Quote of the Day: Charles Barkley on gay professional athletes

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This isn’t baseball-specific, but since we’ve talked about this stuff before, I think the quote is fair game.  Here’s Charles Barkley talking in this morning’s Washington Post about how professional athletes would — or at the very least should — receive a gay athlete on their team:

“First of all, every player has played with gay guys. It bothers me when I hear these reporters and jocks get on TV and say, ‘Oh, no guy can come out in a team sport. These guys would go crazy.’ First of all, quit telling me what I think. I’d rather have a gay guy who can play than a straight guy who can’t play.

I still maintain that the biggest issue facing a ballplayer who came out would not be their teammates — for the reason Barkley suggests — and would not be the haters, because they would be quickly shouted down for the Neanderthals they are.

No, the biggest problem would be the positive or, at the very least, curious media hype that would surround it.  The player would be asked to do so many interviews and personal appearances, mostly by non-sports media, that it would create a way bigger headache than the anti-gay stuff would. By far.

Padres sign Jordan Lyles

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The Padres announced on Sunday that the club signed pitcher Jordan Lyles to a one-year major league contract with a club option for 2019. According to Jon Heyman of FanRag Sports, Lyles will earn $750,000 in 2018. Pitcher Travis Wood was designated for assignment to create room on the 40-man roster for Lyles.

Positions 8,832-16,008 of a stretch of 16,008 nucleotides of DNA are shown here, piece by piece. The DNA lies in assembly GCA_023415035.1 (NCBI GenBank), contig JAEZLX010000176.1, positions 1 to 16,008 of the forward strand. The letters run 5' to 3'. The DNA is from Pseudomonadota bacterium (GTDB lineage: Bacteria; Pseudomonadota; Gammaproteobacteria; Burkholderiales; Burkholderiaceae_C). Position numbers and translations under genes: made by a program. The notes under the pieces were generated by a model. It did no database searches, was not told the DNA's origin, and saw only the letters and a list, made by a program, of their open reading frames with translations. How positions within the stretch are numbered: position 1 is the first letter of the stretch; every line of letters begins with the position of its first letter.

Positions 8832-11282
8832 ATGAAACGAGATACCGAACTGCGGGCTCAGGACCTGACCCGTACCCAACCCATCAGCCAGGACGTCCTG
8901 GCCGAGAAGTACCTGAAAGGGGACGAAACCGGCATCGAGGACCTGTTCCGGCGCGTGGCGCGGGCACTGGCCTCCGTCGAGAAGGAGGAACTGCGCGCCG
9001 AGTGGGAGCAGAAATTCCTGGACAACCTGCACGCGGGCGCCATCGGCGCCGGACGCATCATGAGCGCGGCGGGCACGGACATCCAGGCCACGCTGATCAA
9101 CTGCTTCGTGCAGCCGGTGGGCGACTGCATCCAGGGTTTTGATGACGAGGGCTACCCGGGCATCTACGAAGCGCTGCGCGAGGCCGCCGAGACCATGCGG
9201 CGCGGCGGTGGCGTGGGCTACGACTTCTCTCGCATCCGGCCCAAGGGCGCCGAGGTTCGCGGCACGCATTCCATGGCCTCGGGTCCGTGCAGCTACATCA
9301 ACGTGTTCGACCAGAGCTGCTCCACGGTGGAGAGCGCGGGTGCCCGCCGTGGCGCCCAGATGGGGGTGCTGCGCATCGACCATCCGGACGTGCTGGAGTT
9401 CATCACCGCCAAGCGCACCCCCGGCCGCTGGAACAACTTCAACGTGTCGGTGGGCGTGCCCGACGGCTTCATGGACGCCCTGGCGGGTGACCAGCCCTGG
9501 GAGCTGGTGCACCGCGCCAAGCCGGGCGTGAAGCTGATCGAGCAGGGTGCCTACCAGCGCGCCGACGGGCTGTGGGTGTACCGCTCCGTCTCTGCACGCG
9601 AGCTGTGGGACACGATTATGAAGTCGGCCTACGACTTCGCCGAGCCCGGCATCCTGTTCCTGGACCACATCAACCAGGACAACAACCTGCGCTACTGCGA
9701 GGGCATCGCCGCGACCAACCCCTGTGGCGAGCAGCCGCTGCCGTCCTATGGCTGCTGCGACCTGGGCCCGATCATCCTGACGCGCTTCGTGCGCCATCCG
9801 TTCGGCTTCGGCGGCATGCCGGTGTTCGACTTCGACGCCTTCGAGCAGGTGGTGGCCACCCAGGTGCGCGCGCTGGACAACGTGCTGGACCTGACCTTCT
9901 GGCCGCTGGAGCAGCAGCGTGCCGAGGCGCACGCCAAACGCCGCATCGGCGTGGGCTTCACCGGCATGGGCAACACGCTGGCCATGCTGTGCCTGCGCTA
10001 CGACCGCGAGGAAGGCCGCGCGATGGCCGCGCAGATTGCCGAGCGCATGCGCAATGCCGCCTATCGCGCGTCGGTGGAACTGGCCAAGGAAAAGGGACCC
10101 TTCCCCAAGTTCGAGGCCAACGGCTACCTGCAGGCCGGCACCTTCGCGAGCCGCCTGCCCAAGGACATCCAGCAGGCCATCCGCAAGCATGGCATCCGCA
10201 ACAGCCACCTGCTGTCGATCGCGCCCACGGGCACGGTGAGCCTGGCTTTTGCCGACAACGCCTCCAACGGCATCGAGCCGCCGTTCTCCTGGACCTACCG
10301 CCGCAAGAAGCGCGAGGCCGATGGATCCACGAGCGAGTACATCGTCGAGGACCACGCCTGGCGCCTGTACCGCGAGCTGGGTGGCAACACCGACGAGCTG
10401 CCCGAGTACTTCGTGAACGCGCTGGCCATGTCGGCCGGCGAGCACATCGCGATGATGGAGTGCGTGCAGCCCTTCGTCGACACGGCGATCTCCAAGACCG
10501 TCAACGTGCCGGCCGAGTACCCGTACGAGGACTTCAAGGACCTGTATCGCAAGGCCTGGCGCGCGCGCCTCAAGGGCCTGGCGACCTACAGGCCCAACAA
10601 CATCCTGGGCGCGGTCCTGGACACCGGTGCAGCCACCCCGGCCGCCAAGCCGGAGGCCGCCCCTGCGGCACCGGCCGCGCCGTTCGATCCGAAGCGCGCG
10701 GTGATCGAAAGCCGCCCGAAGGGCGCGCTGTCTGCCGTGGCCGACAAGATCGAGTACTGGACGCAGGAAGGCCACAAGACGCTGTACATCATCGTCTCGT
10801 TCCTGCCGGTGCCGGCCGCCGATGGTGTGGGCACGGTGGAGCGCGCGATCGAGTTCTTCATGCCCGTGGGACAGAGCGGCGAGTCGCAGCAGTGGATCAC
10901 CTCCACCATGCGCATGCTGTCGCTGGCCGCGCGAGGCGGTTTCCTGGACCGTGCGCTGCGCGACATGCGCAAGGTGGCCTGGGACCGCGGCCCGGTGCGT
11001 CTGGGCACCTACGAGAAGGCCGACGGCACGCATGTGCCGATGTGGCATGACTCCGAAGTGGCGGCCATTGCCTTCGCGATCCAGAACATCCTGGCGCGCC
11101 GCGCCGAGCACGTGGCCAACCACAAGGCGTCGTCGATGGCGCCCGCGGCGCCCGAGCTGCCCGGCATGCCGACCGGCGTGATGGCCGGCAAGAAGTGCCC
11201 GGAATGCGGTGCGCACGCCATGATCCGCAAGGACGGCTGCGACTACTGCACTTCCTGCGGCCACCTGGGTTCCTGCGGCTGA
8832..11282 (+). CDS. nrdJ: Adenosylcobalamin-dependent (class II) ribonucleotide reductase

Lyles, 27, had miserable results between the Rockies and Padres last season, compiling an aggregate 7.75 ERA with a 55/22 K/BB ratio over 69 2/3 innings. While he specifically gave up 24 earned runs in 23 innings across five starts with the Padres, it was a small sample. A full season at the pitcher-friendly Petco Park, as opposed to Colorado’s Coors Field, might help revitalize his career.

Wood, 30, went to the Padres at the non-waiver trade deadline from the Royals this past season. Overall, the lefty posted an aggregate 6.80 ERA with a 65/45 K/BB ratio in 94 innings. He’ll earn $6.5 million this season and has an $8 million mutual option with a $1 million buyout for 2019. So, the Padres are just eating $7.5 million minus the league minimum, assuming Wood latches on elsewhere.